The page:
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Snap set to have another crack at popping the specs market

Snap spectacles

A FCC filing from Snap indicates the social media firm is set to have another stab at making its connected glasses work, after a tepid response to the first go.

The filing is protected by various confidentiality requests, though it indicates Snap is working on a ‘wearable video camera’ with ‘spectacles’ branding and ‘model 002’ on the packaging. The product will also be compatible with the 2.402-2.48 GHz Bluetooth and 2.412-2.462 GHz Wifi frequency ranges. While there is still a bit of ambiguity, most would come to the fair assumption Snap is launching a new and improved range of Spectacles.

Perhaps it was a product ahead of its time or the team hadn’t worked out all the bugs, but the first attempt was less than successful (putting it mildly). The product was launched with a notable advertising campaign and promised great things to the industry. Unfortunately hundreds of thousands of products are reportedly sitting unsold in a Chinese warehouse as the product fell faster than a lead balloon.

This was an unfortunate development for Snap and the industry on the whole, as the product has the opportunity to bridge a couple of divides between the digital dream and reality. When the product was initially launched in 2016, connected products were limited. A lot has happened over the last two years to normalise the concept.

Snap has a unique opportunity in the tech space to make some positive waves here. It has a young audience, many of whom are digitally native and therefore more accepting of new ideas, and a direct usecase. You snap the content on your glasses and directly upload to the app. Few other brands have the content platform to build such a logical link, as few other platforms have built their message around user-generated content.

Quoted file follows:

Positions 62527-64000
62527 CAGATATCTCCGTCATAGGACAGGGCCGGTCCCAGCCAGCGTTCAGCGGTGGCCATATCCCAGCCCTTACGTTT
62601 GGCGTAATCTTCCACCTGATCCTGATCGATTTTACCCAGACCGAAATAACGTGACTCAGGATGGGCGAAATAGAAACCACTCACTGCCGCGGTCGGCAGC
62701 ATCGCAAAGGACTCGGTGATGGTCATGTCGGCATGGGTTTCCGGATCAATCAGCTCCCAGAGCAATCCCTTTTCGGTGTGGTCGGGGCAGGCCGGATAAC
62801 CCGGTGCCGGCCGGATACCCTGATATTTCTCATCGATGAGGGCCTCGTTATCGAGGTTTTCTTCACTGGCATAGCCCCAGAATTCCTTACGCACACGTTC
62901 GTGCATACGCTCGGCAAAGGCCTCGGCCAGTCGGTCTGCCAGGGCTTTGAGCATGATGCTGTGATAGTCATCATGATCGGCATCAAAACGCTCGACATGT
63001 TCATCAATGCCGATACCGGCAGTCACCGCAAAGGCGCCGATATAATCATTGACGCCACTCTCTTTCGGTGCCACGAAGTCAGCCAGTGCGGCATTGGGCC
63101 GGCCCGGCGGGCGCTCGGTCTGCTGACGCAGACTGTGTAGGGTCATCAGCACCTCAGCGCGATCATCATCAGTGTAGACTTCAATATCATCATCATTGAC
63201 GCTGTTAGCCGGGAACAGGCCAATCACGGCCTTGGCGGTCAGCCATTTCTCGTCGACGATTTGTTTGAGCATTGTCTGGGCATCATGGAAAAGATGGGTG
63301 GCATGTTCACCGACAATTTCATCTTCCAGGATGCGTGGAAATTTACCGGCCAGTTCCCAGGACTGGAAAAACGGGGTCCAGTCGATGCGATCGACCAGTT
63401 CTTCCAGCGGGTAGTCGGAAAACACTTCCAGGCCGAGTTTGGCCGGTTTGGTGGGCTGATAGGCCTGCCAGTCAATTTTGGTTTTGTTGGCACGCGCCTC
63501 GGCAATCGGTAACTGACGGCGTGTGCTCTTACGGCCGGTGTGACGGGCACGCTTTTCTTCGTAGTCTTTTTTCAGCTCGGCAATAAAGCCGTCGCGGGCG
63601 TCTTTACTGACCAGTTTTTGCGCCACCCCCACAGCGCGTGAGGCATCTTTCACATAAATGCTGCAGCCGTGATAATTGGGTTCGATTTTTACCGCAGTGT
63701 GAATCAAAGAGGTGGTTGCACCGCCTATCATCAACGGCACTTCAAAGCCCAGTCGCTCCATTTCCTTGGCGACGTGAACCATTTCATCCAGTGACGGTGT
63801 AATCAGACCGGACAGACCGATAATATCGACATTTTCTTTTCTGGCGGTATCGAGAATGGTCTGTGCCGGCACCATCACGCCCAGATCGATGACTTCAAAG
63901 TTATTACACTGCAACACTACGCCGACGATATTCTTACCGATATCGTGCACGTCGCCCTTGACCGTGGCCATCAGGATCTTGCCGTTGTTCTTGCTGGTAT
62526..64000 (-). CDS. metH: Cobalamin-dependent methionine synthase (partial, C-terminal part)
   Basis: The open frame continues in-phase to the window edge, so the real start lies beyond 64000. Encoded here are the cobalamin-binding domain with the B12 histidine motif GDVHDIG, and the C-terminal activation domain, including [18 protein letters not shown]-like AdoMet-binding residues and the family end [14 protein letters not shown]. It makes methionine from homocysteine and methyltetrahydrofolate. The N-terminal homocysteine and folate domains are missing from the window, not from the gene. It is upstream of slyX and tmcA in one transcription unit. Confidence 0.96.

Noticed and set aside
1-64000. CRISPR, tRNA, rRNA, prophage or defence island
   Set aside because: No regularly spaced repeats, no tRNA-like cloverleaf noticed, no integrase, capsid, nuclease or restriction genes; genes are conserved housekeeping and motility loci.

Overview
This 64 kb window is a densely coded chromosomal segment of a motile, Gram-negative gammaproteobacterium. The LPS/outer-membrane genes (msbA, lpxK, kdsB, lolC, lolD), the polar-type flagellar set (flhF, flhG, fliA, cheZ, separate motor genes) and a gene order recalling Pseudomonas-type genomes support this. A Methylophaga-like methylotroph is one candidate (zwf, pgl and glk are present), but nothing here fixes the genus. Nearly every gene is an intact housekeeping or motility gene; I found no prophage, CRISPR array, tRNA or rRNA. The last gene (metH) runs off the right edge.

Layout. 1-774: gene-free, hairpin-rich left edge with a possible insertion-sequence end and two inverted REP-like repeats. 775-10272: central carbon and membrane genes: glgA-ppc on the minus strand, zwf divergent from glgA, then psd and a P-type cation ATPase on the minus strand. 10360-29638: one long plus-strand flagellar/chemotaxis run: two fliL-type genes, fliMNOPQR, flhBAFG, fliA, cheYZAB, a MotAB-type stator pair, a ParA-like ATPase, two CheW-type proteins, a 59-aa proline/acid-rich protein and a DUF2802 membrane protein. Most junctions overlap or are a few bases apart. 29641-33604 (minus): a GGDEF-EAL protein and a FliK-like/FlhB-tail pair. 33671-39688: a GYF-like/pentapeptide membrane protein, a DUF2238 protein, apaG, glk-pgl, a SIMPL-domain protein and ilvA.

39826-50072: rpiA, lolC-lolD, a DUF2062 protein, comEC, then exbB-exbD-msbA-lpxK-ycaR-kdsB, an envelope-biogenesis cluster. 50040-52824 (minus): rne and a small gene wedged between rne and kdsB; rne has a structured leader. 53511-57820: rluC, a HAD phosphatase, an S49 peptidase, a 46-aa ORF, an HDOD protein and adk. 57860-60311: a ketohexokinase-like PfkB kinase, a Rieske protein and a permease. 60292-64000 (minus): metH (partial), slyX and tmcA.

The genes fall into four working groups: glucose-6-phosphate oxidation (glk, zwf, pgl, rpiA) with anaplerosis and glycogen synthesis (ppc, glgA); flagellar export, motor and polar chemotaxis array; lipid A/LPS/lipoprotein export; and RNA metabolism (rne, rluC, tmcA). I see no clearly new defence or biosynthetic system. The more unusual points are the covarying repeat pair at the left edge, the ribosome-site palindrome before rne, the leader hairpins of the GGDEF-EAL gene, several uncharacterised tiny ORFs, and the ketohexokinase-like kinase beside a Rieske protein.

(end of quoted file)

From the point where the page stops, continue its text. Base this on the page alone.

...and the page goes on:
Should the idea of connected glasses take off, new doors are opened for wearables, as well as augmented reality and immersive content. This is where this sub-sector has struggled; normalising the hardware. Perhaps one of the reasons VR and AR have stalled over the last couple of months is because they are asking the consumer to take too large a step forward. Users like to be drip fed incremental advances, as progress can be a scary thought. Asking consumers to go from yesteryears normality to the fully immersive experience, where the user is essentially removed from the physical world, might have been too much.

The industry should be looking at Snap and hoping for a win here. Get the hardware out onto the market and then applications can be built into and on top of it. This is how the smartphone became successful, applications were limited in the early days, but as soon as mass market penetration was achieved all sorts of wonderful ideas, such as online dating and digital banking, became normalised. This might just be the first and logical step for the VR and AR world.

The one question which remains is whether this is an excellent example of the fail-fast business model, or if it is simply Snap throwing good money after bad. Only time will tell.

UPDATE: In the interest of transparency, your correspondent realised a missed opportunity to use a cereal pun in the headline, and has rightly made a correction

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